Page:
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CHORAL SINGING.-How should a choral be sung, idea of time and numbers. In brief, the best chorals and what tunes shall we select? How shall we know contain notes related to each other by simple numbers, a good tune when we hear it? In answering these like Old Hundred, Dundee, Luther's Chant, Missionquestions, I shall try to make myself understood by ary Hymn, or related by cuch numbers as 1, 2, and 3, the unmusical reader. A good tune, fit to be sung by as Balerma, Dennis, Olmutz, Boylston and others. the congregation, must answer Rossini's question: Of course there are exceptions to this rule. Certain “Will it grind?” For instance, “America" is a very tunes possess a life and animation strong enough to good hand-organ tune. It will grind first-rate. The carry them over any ordinary difficulties. Handel's tune known as Dundee is better still. It contains but Christmas and the Portuguese Hymn are notable extwo kinds of notes. The figures 1 and 2 represent its amples. If you take pains to examine the best Gercharacter. They are simple numbers, closely related. man chorals, you will find, as a rule, they contain only The tune Arlington has four kinds of notes, that may two kinds of notes long and short ones, related as be represented by the figures 1, 2, 212, and 4. This, i to 2. Simple and exact, they are easily caught, and you see, is an irregular arrangement. Tunes contain are produced, as we happen to know, with wonderful ing dotted notes are not the best, because the dotted effect. Having seen that simplicity of form and menote destroys that straight-forward, exact, and mechan-chanical exactitude are the standards of a good choral, ical character that appeals so directly to the common I let us see what more they should have. First comes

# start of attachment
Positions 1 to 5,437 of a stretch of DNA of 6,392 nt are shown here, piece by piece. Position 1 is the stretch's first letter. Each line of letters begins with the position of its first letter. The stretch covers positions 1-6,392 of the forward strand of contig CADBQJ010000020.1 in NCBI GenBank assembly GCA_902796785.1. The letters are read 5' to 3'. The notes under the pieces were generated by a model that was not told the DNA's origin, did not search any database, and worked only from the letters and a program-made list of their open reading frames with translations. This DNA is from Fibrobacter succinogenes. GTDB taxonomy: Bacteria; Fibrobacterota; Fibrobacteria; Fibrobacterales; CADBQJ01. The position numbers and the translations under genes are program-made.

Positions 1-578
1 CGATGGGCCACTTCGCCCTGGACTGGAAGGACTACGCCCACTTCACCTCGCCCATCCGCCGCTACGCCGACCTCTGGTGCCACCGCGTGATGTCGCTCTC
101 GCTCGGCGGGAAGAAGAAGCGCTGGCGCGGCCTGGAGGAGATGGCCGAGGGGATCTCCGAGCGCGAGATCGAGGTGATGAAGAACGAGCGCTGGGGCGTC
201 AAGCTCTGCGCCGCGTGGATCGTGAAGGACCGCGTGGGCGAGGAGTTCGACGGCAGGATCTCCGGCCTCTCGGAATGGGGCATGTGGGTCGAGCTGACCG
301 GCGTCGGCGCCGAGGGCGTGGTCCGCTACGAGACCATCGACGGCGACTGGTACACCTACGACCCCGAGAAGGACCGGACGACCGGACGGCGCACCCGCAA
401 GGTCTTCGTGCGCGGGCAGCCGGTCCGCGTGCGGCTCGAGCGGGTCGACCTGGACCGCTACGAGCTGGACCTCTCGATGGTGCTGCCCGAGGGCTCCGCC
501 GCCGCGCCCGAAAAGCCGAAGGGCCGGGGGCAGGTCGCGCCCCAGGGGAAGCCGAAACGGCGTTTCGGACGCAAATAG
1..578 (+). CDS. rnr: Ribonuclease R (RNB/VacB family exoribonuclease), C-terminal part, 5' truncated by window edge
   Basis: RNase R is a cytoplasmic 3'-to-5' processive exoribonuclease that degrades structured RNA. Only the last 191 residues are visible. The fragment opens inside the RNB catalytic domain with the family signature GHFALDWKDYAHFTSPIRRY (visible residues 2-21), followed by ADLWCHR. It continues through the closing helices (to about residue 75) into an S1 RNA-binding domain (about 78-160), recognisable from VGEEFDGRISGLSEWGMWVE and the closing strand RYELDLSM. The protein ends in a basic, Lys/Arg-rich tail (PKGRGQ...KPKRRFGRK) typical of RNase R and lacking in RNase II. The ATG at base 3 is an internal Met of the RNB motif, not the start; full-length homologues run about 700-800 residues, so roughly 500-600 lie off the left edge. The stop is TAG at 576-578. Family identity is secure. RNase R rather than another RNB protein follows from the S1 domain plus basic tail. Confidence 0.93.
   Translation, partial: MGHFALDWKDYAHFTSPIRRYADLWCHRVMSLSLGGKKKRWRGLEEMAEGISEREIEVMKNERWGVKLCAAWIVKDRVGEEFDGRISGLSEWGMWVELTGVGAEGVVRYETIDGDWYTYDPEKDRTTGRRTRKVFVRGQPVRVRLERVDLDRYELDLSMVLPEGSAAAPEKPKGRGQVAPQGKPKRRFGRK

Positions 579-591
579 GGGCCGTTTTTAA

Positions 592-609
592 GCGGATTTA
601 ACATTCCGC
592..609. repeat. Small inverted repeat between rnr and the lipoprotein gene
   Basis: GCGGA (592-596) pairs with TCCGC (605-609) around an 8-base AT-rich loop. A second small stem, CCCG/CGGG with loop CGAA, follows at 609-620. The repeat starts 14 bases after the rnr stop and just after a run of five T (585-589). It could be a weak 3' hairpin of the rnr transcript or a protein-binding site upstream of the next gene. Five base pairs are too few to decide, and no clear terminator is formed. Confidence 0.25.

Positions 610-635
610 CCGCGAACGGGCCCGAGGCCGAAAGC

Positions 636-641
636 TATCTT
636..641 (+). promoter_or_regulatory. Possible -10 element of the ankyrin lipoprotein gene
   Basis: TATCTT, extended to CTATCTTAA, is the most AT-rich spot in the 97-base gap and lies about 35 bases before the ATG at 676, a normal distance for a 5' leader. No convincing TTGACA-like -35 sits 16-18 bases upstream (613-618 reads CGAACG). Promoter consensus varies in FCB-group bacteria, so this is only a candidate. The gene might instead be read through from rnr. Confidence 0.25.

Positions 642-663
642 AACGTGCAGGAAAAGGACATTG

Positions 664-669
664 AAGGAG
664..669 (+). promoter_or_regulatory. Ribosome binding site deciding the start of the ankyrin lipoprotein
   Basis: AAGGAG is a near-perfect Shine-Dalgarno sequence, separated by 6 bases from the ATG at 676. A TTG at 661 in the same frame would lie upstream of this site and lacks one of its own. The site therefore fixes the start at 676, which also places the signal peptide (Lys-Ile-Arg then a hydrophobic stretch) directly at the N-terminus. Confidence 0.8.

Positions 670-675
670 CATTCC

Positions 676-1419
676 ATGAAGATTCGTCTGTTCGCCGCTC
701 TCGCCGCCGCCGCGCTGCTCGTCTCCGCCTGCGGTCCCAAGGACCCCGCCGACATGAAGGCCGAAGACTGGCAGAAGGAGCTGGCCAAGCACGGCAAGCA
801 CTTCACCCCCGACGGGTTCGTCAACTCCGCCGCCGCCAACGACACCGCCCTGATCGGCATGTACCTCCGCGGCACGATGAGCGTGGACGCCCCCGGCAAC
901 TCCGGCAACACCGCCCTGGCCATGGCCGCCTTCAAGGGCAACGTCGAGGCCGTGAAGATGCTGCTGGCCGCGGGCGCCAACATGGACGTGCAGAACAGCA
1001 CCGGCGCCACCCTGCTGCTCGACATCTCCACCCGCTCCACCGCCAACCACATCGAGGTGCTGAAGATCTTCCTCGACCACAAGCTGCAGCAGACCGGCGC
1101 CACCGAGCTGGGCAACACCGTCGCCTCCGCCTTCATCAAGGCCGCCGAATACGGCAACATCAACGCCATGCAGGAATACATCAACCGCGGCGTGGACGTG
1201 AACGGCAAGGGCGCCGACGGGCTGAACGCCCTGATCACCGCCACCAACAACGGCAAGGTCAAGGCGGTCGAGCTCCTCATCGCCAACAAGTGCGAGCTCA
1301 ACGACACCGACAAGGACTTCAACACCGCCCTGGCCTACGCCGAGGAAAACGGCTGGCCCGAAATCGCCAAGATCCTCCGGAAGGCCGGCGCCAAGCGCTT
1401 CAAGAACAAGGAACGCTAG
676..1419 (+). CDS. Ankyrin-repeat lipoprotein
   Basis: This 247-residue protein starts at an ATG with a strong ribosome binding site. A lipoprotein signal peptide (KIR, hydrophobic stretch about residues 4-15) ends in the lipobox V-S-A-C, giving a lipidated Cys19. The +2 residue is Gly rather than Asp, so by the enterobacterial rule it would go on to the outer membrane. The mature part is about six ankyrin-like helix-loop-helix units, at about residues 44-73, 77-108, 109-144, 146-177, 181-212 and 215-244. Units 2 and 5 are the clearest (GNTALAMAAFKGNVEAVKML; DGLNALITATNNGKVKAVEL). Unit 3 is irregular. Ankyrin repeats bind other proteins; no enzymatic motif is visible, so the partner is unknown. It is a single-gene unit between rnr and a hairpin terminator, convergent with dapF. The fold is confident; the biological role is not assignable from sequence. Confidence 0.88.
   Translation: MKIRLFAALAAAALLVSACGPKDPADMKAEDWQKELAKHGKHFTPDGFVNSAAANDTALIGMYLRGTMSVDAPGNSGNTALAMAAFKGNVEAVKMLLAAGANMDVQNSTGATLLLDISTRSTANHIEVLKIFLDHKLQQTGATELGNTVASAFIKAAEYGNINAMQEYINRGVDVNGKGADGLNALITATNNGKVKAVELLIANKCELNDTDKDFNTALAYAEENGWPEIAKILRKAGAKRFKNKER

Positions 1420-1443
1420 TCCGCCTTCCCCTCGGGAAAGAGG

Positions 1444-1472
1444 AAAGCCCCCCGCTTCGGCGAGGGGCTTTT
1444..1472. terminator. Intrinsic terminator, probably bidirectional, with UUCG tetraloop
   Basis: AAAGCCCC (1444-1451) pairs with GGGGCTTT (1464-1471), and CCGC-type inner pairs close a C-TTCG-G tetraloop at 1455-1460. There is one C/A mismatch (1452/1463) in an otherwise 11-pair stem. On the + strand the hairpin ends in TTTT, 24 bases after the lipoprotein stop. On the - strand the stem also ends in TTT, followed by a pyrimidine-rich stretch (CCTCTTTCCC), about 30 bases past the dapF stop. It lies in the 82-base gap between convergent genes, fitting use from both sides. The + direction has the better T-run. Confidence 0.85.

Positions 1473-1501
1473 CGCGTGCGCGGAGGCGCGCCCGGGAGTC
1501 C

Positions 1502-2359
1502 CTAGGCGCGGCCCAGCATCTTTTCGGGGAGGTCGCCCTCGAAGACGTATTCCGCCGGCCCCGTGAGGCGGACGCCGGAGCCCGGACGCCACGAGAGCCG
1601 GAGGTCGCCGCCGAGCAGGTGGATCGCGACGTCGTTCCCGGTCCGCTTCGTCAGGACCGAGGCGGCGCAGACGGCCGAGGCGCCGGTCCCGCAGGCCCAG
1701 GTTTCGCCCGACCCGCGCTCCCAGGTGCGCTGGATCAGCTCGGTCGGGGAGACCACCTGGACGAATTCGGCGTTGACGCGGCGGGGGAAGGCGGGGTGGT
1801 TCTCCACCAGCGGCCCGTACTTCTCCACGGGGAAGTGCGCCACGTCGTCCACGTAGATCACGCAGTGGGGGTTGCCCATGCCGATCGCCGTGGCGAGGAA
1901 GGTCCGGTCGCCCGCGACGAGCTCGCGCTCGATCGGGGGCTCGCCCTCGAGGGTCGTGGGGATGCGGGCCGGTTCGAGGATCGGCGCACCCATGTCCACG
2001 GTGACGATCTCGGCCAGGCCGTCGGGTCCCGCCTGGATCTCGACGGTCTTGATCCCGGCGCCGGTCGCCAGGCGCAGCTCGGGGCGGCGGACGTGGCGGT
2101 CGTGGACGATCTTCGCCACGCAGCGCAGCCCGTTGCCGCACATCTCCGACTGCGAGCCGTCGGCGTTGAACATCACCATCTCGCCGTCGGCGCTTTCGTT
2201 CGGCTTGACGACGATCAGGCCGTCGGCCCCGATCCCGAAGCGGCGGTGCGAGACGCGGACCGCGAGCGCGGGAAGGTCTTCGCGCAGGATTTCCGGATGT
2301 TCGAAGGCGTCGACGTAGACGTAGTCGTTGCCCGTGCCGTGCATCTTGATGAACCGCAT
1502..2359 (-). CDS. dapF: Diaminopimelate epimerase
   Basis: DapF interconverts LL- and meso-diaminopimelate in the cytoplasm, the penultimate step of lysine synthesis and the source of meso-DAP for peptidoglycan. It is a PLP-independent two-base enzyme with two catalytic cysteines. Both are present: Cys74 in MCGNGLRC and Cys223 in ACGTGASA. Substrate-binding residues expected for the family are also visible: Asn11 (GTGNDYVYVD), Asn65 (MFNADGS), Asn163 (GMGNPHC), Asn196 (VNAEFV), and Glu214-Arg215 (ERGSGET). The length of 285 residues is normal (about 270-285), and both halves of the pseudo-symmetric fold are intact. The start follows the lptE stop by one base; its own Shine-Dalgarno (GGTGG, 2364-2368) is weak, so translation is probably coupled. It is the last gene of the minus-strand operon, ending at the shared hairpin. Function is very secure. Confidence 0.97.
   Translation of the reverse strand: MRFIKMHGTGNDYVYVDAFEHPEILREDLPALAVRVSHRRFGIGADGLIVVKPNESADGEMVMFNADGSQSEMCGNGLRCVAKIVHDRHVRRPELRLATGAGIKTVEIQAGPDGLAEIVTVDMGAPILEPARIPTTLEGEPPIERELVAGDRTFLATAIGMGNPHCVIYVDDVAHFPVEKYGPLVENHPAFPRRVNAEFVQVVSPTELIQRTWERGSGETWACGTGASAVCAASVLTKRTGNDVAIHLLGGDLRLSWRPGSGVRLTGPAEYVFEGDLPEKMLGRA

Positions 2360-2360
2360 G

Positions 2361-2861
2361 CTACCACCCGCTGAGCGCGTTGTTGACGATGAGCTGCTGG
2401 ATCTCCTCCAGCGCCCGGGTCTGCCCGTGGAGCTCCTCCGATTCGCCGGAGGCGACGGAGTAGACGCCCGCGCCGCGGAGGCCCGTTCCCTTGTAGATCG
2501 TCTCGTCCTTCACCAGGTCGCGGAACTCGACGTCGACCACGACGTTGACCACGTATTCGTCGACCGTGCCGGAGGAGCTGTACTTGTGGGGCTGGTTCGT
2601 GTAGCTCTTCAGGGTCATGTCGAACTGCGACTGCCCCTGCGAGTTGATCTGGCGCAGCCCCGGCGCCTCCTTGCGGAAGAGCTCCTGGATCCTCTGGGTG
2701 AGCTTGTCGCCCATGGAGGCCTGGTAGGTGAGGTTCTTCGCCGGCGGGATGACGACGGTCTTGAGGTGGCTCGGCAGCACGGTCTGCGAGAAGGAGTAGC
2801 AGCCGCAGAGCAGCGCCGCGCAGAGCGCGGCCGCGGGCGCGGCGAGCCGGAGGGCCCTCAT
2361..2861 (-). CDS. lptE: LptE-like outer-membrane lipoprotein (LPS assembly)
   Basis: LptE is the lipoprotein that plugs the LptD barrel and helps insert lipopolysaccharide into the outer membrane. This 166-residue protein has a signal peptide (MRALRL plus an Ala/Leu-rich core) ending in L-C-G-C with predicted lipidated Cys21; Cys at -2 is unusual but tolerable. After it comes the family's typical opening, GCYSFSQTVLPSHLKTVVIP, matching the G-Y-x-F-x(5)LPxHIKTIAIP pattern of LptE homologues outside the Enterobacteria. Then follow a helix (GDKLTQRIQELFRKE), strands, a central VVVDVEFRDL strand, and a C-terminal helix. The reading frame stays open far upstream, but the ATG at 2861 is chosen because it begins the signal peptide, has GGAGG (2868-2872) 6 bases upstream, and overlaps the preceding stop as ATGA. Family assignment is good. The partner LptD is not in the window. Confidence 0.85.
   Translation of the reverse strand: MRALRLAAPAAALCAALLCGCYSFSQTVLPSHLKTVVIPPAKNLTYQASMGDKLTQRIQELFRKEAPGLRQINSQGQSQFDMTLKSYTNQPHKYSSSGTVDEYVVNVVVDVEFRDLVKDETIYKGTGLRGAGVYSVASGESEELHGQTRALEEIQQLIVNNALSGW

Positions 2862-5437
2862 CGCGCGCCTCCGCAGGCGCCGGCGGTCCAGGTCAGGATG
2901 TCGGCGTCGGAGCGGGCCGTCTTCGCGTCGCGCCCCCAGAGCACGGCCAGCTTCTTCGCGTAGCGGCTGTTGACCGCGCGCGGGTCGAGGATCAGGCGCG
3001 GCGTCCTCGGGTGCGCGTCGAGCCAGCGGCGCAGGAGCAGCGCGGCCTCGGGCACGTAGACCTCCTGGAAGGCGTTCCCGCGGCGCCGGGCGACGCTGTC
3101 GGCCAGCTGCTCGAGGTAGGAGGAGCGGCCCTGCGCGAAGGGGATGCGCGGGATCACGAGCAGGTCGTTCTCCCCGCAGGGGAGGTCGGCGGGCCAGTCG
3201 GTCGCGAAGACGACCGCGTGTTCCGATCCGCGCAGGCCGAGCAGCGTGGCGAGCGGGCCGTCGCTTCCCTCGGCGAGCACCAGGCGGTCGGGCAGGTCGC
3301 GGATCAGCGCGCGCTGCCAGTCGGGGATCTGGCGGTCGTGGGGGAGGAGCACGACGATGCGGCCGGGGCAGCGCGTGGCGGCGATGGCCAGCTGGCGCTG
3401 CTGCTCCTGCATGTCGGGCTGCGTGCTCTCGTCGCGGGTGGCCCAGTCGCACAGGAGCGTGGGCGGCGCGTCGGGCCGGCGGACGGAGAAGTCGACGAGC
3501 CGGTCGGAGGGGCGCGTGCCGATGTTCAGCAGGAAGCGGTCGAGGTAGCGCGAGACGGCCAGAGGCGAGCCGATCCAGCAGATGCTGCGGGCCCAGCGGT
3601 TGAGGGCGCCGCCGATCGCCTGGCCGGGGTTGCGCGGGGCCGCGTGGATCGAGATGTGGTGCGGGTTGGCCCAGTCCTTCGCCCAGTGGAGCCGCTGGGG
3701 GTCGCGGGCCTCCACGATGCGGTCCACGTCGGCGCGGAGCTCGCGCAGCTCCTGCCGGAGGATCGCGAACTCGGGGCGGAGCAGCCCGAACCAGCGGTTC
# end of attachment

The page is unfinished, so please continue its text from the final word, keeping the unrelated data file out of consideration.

O COME, COME AWAY.
I. O, come, come a • way,
From labor now re • pos - ing, Let bu - sy care a
On which the day is clos - ing, The hour of eve brings
while forbear, o
come, come a • way. Come, come, our social joys renew, And come, come a • way. O come where love will smile on thee, And come, come a - way. In answ'ring song of sym - pa-thy, We'll come, come a - way. We'll join in grateful songs of praise, To
there with trust and friendship, too, Let true hearts welcome you, o come, come a - way.
sing in tuneful har - mo-ny, Of hope, joy, lib - er-ty, O come, come a - way.